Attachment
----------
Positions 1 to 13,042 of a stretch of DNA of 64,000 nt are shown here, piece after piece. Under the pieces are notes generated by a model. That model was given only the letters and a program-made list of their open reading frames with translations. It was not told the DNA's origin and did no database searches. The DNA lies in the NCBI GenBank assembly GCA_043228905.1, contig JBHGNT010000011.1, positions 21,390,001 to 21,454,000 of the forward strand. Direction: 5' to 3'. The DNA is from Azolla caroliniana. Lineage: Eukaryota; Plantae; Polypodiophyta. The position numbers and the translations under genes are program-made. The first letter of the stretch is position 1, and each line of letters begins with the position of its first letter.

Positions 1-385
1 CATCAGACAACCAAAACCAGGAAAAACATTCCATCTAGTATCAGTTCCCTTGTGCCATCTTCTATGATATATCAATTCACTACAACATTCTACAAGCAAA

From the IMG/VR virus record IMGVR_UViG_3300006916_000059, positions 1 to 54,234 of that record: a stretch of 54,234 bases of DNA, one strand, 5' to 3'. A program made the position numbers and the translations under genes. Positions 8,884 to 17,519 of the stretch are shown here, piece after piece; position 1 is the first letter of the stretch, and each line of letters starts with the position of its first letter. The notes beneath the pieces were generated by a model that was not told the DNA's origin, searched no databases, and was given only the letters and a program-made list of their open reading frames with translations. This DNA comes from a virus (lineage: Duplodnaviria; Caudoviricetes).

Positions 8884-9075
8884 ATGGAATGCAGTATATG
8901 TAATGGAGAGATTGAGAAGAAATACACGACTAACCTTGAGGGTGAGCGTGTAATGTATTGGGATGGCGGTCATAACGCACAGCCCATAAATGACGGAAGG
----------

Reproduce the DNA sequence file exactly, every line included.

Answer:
Positions 1 to 13,042 of a stretch of DNA of 64,000 nt are shown here, piece after piece. Under the pieces are notes generated by a model. That model was given only the letters and a program-made list of their open reading frames with translations. It was not told the DNA's origin and did no database searches. The DNA lies in the NCBI GenBank assembly GCA_043228905.1, contig JBHGNT010000011.1, positions 21,390,001 to 21,454,000 of the forward strand. Direction: 5' to 3'. The DNA is from Azolla caroliniana. Lineage: Eukaryota; Plantae; Polypodiophyta. The position numbers and the translations under genes are program-made. The first letter of the stretch is position 1, and each line of letters begins with the position of its first letter.

Positions 1-385
1 CATCAGACAACCAAAACCAGGAAAAACATTCCATCTAGTATCAGTTCCCTTGTGCCATCTTCTATGATATATCAATTCACTACAACATTCTACAAGCAAA

From the IMG/VR virus record IMGVR_UViG_3300006916_000059, positions 1 to 54,234 of that record: a stretch of 54,234 bases of DNA, one strand, 5' to 3'. A program made the position numbers and the translations under genes. Positions 8,884 to 17,519 of the stretch are shown here, piece after piece; position 1 is the first letter of the stretch, and each line of letters starts with the position of its first letter. The notes beneath the pieces were generated by a model that was not told the DNA's origin, searched no databases, and was given only the letters and a program-made list of their open reading frames with translations. This DNA comes from a virus (lineage: Duplodnaviria; Caudoviricetes).

Positions 8884-9075
8884 ATGGAATGCAGTATATG
8901 TAATGGAGAGATTGAGAAGAAATACACGACTAACCTTGAGGGTGAGCGTGTAATGTATTGGGATGGCGGTCATAACGCACAGCCCATAAATGACGGAAGG